Paul Butler | I AM Friendly
By Signal Contributor
Saturday, November 24th, 2018

By Paul Butler

The first time we came to America was in the summer of 2001. We had two weeks at Disney World in Florida.

Our daughter Brodie was about 5 and our son Henry, he’d be around 4. We met Mickey Mouse, Minnie Mouse, Pocahontas and Goofy. We had a wonderful time.

On the last day, we had to return the rental car and then had to wait for the bus to take us to the airport.

Well, our bus was worth waiting for — it was rather like the other buses: tired and dusty but something felt even better about this bus when the driver flung open the doors with gusto and said:

“Welcome to my bus! This is the very best ride in Florida!”

He was in his late 50s; graying hair, wearing a tired uniform, but he had really shiny shoes.

As we boarded the bus (to the tune of “Don’t worry, be happy,” which was playing on the driver’s personal cassette recorder, as the one on the bus had busted), he declared: “Parents, please tell me which airline you’re flying with — is it British Airways, Virgin or for you funny folks from Ireland, Aer Lingus? I’ll take care of your bags — that’s my job. Kids, we’re going to have a wonderful trip!”

During the process, the driver simultaneously entertained the children as he said this: “Hey young lady what’s your name?”

Our daughter replied, “Brodie.”

“And how old are you, Brodie?”

She said proudly, “I’m 5.”

“Now, can you drive a bus yet?” asked our driver.

At that, Brodie put her head under Mom’s arm and said, “No” and off she went to take her seat.

Quick on his heels the driver then asked our son: “Hey little dude, what’s your name?” to which he confidently replied, (as he knew the next two questions coming): “Well I’m Henry. I’m 4 and I can drive a bus!” To which the driver responded: “Great! You’re the co-pilot I’ve been looking for — jump up here (pointing to the driver’s seat) and wait here for further instruction!” So like a good little Englishman, that’s exactly what Henry did: He opened the little door and jumped up on the seat awaiting further instruction.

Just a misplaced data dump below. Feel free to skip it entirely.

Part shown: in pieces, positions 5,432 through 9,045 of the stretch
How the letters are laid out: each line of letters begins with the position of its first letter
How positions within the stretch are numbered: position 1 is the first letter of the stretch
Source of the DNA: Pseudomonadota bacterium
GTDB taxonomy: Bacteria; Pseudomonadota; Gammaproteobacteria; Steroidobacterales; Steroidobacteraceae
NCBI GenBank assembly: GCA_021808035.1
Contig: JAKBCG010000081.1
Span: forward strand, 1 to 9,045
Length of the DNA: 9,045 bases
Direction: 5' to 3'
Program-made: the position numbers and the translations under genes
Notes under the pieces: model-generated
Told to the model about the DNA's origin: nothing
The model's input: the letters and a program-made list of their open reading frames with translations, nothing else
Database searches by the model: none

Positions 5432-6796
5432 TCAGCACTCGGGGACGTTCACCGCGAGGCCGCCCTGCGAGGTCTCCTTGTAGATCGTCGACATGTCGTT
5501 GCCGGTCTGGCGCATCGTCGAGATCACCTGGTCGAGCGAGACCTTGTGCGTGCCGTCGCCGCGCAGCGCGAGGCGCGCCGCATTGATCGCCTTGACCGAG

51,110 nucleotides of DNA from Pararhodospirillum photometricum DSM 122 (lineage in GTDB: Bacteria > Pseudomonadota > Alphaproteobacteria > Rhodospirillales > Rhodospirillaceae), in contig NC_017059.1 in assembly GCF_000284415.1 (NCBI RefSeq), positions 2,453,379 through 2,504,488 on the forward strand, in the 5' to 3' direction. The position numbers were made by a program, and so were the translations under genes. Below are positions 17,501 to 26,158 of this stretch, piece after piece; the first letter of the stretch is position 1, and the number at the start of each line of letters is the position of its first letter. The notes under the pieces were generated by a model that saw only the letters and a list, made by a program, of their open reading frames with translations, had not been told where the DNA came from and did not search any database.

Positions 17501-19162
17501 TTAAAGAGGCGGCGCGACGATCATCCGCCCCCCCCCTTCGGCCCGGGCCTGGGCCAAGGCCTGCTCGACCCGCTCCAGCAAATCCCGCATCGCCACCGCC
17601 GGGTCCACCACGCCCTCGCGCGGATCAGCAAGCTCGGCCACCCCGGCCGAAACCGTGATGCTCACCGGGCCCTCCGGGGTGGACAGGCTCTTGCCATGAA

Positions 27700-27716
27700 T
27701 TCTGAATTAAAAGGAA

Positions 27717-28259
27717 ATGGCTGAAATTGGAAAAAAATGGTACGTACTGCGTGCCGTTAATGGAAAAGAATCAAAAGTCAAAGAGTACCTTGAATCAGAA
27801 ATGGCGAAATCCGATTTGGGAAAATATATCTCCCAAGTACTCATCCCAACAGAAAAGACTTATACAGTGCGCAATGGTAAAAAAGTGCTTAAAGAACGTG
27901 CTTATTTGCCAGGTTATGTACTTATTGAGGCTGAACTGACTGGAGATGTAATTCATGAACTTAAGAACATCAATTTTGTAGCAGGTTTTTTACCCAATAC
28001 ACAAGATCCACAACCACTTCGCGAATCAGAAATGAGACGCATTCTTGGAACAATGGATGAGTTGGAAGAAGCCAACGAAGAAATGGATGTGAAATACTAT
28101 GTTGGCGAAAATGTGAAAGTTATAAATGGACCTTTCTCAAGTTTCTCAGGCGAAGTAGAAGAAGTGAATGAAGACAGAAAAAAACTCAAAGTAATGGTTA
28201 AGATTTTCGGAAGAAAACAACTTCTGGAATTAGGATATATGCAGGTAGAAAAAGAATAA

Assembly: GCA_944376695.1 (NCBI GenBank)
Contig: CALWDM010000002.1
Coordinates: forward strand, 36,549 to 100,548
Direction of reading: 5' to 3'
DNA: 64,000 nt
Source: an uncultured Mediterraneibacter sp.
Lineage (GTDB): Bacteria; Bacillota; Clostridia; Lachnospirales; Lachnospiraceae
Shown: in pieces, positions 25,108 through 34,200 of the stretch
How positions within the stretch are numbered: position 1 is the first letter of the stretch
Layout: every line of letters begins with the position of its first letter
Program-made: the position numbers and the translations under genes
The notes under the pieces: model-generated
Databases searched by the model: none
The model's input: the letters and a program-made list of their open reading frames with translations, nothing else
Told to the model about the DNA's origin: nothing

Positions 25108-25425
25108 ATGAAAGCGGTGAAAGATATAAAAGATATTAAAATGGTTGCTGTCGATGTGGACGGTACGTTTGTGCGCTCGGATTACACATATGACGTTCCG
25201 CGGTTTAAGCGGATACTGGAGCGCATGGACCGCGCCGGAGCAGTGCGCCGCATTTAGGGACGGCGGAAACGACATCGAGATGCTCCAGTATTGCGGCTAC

After we’d all safely taken our seats, the driver lifted Henry up and placed him on his right knee. Gaynor grabbed my arm and I assured her that all would be fine — we’ll probably just drive a couple of laps of the parking lot and then we’d be on our way! My comments were interrupted by the driver asking over the microphone system: “So, ladies and gentlemen; boys and girls — do you really think Henry can drive this bus?”

“YES!” came the squeals from the kids while there was bemused silence but a sense of intrigue, I could tell, from the parents.

Well for a few seconds our driver really did let Henry drive the bus! At the mighty speed of about 3 mph. I can still see Henry’s determined face as he gripped the steering wheel. Henry was returned to his seat safely but I could tell he’d grown in stature as he walked down the aisle to high 5’s and applause.

When we got to the airport, Brodie gave the driver’s sleeve a tug and asked what his name was to which he replied: “I AM — that’s my name: I. A. M.” Henry was feeling superman-confident and he then gave his sleeve a real yank and asked: “Oh yeah, so what’s your last name then?” The driver squatted down and looked Henry straight in the eye and said: “Friendly — that’s my name: I AM Friendly. Have a nice day Henry — it was an honor to co-pilot with you.” Henry skipped off into the airport.

Reminiscing on this now, I don’t think his name really was I AM Friendly. But for whatever reason he’d chosen to give himself that name for the role he played between Disneyland and the Florida airport while driving the Alamo rental car bus in the summer of 2001. When you make that kind of promise to yourself — that’s present tense and positive — how can you fail to provide great service?

When we were back in England we had the grandparents visit to look at the photographs and discuss the adventures. I can still picture Henry in his “Thomas the Tank Engine” pajamas and his “Garfield” slippers saying: “Granny, Gramps — you’ll never guess what: we met Mickey Mouse, Minnie Mouse, Pocahontas and Goofy. Best of all — on the last day, I got to ride I AM Friendly’s bus!” Henry thought the driver was part of the Disney cast.

I wonder why some people choose the “I AM Friendly” method of service and some people choose the “I AM Miserable” method of service. On the basis we only have one life on this earth, why not go for greatness in the way we serve and interact with others?